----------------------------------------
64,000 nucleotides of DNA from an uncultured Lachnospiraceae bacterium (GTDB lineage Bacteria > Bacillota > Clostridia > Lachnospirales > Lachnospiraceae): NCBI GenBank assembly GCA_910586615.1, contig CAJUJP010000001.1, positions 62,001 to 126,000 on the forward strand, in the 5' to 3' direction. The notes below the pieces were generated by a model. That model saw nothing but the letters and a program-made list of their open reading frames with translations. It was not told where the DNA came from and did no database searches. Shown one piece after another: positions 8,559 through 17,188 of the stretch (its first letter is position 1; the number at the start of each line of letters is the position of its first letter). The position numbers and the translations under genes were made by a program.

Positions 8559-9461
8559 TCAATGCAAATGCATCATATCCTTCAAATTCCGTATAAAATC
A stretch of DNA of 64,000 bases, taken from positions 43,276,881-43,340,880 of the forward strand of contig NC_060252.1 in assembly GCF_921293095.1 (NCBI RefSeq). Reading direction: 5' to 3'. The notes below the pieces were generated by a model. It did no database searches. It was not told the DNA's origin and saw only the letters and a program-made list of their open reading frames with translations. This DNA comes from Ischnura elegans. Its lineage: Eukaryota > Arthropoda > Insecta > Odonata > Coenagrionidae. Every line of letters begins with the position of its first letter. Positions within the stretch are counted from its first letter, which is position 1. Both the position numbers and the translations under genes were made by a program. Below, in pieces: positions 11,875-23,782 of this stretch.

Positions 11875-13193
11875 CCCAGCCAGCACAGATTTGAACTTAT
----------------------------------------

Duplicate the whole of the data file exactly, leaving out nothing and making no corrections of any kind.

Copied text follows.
64,000 nucleotides of DNA from an uncultured Lachnospiraceae bacterium (GTDB lineage Bacteria > Bacillota > Clostridia > Lachnospirales > Lachnospiraceae): NCBI GenBank assembly GCA_910586615.1, contig CAJUJP010000001.1, positions 62,001 to 126,000 on the forward strand, in the 5' to 3' direction. The notes below the pieces were generated by a model. That model saw nothing but the letters and a program-made list of their open reading frames with translations. It was not told where the DNA came from and did no database searches. Shown one piece after another: positions 8,559 through 17,188 of the stretch (its first letter is position 1; the number at the start of each line of letters is the position of its first letter). The position numbers and the translations under genes were made by a program.

Positions 8559-9461
8559 TCAATGCAAATGCATCATATCCTTCAAATTCCGTATAAAATC
A stretch of DNA of 64,000 bases, taken from positions 43,276,881-43,340,880 of the forward strand of contig NC_060252.1 in assembly GCF_921293095.1 (NCBI RefSeq). Reading direction: 5' to 3'. The notes below the pieces were generated by a model. It did no database searches. It was not told the DNA's origin and saw only the letters and a program-made list of their open reading frames with translations. This DNA comes from Ischnura elegans. Its lineage: Eukaryota > Arthropoda > Insecta > Odonata > Coenagrionidae. Every line of letters begins with the position of its first letter. Positions within the stretch are counted from its first letter, which is position 1. Both the position numbers and the translations under genes were made by a program. Below, in pieces: positions 11,875-23,782 of this stretch.

Positions 11875-13193
11875 CCCAGCCAGCACAGATTTGAACTTAT